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msn.com/fr-ch, 9 February 2017 (translated from French by the Editor of "Towards Better Health")
A postal bus ended up hitting a tree last week in St. Gallen. A building ecobiologist believes the accident was caused by radiation from a mobile phone antenna.
A spectacular accident occurred last week in St. Gallen. Suffering a malaise, the driver of a postal bus lost control of his vehicle. The bus hit a tree head-on, located in front of a building on the other side of the road. Six passengers were slightly injured, as well as the driver who had to be cut out.
While the police are still investigating the causes of the accident, Hansueli Stettler, a building ecobiologist from St. Gallen, thinks he knows what caused the driver's malaise. Interviewed Wednesday by the «St. Galler Tagblatt», he says the cause was "strong mobile phone radiation". In this case, the driver's moment of weakness combined with the antenna installed on the roof of a gas station situated not far from the site of the accident, would have caused the accident.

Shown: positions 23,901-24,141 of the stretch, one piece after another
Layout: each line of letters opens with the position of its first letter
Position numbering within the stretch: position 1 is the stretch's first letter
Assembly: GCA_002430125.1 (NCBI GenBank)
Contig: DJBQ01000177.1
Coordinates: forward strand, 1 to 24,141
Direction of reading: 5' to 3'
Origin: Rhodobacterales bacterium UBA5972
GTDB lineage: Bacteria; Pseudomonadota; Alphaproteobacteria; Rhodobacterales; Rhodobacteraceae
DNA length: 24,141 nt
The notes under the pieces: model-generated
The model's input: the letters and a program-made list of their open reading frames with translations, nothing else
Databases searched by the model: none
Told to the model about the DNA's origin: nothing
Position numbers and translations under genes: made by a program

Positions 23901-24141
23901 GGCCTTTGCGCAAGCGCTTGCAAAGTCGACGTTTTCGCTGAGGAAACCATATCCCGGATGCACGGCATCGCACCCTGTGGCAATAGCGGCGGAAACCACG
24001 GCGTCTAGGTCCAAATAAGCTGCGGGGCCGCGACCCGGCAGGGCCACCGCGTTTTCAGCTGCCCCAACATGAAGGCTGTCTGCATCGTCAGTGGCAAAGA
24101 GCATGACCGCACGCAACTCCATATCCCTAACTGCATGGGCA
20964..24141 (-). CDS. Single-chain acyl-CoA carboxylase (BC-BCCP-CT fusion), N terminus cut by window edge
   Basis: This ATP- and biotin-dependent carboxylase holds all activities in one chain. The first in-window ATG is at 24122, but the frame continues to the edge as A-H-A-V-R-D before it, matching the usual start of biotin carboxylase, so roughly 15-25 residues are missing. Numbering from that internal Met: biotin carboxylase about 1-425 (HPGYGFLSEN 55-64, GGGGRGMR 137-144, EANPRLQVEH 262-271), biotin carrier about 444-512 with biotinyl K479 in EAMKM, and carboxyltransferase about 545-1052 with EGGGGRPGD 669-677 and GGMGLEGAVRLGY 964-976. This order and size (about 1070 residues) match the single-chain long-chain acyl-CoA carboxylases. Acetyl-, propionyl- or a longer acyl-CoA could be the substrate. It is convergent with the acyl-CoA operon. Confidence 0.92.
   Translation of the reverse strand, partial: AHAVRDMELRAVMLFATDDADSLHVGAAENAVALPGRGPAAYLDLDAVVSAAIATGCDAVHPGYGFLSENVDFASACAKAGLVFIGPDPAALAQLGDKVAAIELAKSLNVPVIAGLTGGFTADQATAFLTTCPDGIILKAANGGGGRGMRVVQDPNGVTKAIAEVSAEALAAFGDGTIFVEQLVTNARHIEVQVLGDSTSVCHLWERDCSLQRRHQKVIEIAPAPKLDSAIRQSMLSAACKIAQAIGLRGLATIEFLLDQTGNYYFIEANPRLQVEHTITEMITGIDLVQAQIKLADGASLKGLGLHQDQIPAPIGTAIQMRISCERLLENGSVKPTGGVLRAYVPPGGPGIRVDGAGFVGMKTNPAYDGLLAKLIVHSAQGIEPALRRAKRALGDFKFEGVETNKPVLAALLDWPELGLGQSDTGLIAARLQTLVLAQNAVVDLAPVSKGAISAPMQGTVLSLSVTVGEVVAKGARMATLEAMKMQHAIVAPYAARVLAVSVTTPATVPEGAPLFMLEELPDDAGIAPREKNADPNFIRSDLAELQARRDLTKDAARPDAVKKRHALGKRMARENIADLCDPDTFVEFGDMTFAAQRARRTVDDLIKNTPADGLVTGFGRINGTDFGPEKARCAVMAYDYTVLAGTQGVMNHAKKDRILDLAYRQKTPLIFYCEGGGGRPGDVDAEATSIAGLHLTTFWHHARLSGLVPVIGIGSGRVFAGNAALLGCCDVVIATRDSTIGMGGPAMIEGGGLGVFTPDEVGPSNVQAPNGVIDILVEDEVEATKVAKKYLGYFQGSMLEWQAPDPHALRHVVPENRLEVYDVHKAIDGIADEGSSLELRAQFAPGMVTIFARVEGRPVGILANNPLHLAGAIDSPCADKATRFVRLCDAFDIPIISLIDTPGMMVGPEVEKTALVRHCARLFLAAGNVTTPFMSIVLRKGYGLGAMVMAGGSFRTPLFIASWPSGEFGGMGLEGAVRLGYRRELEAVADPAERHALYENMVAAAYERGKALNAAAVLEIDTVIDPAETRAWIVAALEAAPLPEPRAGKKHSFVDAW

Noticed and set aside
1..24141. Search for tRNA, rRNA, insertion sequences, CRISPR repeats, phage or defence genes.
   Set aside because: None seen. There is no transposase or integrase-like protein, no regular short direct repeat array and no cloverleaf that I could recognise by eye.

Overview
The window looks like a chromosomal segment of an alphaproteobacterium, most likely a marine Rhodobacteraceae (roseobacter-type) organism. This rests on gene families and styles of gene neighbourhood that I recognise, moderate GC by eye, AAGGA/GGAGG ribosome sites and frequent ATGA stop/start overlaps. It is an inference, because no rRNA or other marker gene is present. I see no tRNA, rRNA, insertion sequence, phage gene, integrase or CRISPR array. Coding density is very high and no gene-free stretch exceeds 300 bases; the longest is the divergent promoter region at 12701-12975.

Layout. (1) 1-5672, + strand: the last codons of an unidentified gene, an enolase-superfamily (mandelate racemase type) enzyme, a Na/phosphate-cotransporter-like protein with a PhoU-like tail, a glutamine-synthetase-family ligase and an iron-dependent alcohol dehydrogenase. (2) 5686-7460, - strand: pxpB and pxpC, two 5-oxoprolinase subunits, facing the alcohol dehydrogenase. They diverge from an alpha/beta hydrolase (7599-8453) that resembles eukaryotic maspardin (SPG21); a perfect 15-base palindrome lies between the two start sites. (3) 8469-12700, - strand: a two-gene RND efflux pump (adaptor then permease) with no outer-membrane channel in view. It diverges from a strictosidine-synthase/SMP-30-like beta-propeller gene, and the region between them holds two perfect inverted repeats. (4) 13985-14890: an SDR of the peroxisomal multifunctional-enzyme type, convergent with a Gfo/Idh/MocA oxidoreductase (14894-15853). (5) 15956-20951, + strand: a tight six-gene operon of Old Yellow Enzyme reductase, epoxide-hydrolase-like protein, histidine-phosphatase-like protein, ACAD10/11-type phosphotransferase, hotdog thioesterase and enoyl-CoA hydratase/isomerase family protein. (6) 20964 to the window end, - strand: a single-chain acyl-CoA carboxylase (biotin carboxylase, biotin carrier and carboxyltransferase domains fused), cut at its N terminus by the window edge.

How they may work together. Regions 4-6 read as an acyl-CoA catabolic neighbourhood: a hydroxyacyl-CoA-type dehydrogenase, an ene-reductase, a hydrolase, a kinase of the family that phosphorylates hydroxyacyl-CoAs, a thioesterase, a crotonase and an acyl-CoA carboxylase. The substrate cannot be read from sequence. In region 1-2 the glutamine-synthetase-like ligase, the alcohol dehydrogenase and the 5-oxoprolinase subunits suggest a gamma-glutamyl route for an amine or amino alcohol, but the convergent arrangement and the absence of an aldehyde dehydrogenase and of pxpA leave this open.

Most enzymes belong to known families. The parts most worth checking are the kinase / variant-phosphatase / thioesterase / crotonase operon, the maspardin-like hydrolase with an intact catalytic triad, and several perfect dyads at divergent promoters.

Changes in brain waves
Hansueli Stettler has been very interested in the topic of radiation since 2012. He is convinced that places where a strong concentration of waves prevail have a bad influence on the nervous system of people... which, according to the building ecobiologist, can lead to black-outs.
Interviewed by «20 Minuten», he explained that it is the sudden and intense variations of radiation that cause changes at the level of brain waves, like during an epileptic seizure. Hansueli Stettler is persuaded moreover that in 90% of the accidents occurring in St. Gallen where no cause has been determined, his measurements have shown strong radiation at the site of the accident.
Radiation not taken into account in the investigation
His theory remains controversial. "From a scientific point of view, there is no link between waves from a mobile phone antenna and attention deficits," Gregor Dürrenberger of the Research Foundation for Electricity and Mobile Communication at the Federal Polytechnic School Zurich (EPFZ), reminds us. Interviewed by the «St. Galler Tagblatt», he added that nothing proves the existence of a link between well-being and mobile phone radiation. "Isolated cases do not allow us to draw general conclusions."
Contacted, the cantonal police explained that the levels of radiation were not taken into account in the investigation.
Our colleagues from «20 Minuten» rode with Hansueli Stettler. His measuring instrument showed that the intensity of radiation varied according to location: [view short video in original article].
Original article in French: